Around 26 years after the last episode of Yes, Prime Minister aired, it is back, with the same writing team but a different cast — Henry Goodman replaces the peerless Nigel Hawthorne as Sir Humphrey and David Haig is the bumbling PM Jim Hacker in place of the much underrated Paul Eddington, both the original actors sadly no longer with us.
To revisit Margaret Thatcher’s favourite comedy is, as Sir Humphrey might himself say, a courageous decision. So does the familiar format of verbal jousting between an incompetent but cynical politician and his intellectually superior but equally cynical permanent secretary, work in 2013?
At this point, like an embattled minister standing at the dispatch box, I must declare an interest. I not only loved the first series of Yes, Minister three decades ago, I watched some of the shows being shot at BBC TV Centre at the invitation of my uncle, Jonathan Lynn — Yes, Prime Minister’s co-writer along with Anthony Jay, and the director of the current series.
It is true that the TV climate has changed. Yes, Prime Minister offers a return to a gentler era of comedy that some feel may look dated next to the brutal satire of The Thick of It.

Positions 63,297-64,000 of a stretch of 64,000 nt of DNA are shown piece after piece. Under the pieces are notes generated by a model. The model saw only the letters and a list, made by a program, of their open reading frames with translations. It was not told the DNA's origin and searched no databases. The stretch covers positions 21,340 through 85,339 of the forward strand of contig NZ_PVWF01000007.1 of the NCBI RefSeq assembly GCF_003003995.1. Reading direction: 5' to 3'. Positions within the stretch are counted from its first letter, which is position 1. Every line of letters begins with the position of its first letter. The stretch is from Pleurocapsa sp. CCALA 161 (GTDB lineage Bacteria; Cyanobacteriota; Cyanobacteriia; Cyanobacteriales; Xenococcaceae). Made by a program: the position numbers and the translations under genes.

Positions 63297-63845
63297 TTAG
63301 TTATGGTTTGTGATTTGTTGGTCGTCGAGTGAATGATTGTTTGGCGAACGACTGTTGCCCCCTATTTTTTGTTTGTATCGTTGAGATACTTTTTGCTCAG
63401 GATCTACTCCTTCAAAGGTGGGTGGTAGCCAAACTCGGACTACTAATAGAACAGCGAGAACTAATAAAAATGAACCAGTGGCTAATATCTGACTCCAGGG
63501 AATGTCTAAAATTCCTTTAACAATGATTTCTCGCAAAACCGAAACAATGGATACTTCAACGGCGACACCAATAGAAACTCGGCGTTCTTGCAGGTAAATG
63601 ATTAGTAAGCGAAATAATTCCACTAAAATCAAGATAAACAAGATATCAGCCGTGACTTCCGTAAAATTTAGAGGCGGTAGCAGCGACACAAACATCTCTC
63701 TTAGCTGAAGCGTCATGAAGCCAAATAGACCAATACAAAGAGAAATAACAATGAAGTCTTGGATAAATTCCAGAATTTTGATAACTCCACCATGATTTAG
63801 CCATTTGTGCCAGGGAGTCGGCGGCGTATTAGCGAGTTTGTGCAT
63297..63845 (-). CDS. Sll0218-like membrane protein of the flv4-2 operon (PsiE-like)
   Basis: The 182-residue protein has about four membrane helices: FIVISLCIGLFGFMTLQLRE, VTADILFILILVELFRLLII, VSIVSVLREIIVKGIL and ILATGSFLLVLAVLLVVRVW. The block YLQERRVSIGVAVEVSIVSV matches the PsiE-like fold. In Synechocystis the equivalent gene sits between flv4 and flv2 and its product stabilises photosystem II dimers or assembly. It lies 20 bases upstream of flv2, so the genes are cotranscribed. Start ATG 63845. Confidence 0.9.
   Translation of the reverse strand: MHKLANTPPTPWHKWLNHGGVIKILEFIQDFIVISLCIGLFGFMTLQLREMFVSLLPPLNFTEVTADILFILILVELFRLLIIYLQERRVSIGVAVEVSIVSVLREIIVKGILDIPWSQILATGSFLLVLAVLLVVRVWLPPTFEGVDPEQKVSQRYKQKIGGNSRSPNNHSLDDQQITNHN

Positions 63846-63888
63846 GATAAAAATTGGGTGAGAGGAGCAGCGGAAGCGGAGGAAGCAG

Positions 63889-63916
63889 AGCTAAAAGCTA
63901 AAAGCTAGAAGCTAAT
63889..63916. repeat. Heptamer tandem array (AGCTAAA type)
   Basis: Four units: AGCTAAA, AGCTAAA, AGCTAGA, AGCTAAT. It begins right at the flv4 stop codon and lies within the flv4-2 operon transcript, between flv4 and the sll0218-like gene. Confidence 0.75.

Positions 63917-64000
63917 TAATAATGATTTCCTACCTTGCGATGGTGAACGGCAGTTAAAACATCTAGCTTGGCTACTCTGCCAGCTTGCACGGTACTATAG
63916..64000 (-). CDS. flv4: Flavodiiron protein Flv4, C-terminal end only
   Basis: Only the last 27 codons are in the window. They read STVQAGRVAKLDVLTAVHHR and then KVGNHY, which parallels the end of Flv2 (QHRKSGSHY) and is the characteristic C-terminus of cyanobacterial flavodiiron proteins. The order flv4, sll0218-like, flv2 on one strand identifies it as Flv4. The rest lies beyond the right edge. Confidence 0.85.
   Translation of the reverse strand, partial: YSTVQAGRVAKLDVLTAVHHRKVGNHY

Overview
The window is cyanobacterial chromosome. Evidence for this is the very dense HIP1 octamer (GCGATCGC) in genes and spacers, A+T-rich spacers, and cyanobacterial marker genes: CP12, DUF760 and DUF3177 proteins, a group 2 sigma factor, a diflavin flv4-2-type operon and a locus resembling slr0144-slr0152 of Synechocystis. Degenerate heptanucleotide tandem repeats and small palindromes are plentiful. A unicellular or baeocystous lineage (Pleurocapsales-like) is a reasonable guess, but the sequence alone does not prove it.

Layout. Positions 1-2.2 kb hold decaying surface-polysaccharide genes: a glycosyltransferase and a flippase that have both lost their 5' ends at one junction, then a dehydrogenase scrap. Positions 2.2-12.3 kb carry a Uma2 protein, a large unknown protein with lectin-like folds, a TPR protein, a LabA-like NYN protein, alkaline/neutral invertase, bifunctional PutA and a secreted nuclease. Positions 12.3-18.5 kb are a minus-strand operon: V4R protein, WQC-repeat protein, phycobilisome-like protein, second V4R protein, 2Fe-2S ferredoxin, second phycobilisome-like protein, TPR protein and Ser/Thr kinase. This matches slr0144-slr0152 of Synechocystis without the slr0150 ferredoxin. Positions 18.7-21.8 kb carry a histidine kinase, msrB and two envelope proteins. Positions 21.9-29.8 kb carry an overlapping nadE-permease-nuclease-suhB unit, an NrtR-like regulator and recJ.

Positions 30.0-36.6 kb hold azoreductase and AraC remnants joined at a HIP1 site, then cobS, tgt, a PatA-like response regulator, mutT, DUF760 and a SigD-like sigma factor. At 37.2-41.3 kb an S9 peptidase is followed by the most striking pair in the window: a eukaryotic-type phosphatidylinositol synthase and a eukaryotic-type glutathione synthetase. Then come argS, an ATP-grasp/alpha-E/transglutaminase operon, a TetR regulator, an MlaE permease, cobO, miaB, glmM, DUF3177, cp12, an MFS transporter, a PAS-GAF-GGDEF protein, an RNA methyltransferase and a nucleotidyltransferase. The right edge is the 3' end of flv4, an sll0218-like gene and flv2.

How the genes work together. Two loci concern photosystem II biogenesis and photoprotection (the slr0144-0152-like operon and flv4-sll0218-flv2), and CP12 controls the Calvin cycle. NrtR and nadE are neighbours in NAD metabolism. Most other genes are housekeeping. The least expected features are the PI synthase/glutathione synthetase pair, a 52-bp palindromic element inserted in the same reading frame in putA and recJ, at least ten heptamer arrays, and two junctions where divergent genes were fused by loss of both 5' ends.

But this is a formula which never dates — the eternal struggle between the man who thinks he is in charge and his more capable and powerful underling. The format has evolved though. This series, adapted from the hit stage show, offers for the first time a storyline that runs across the six episodes, concerning an offer from the oil-rich country of Kumranistan of a £10-million loan which could save the financially crippled Euro zone – but with some eye-watering conditions attached.
Goodman is wonderfully oleaginous as Sir Humphrey, and Haig offers a slightly more histrionic version of Hacker. The writing remains razor sharp. “Power abhors a vacuum” declares Sir Humphrey’s private secretary Bernard Woolley (Chris Larkin).
“Yes, and we are currently led by one,” replies Sir Humphrey.”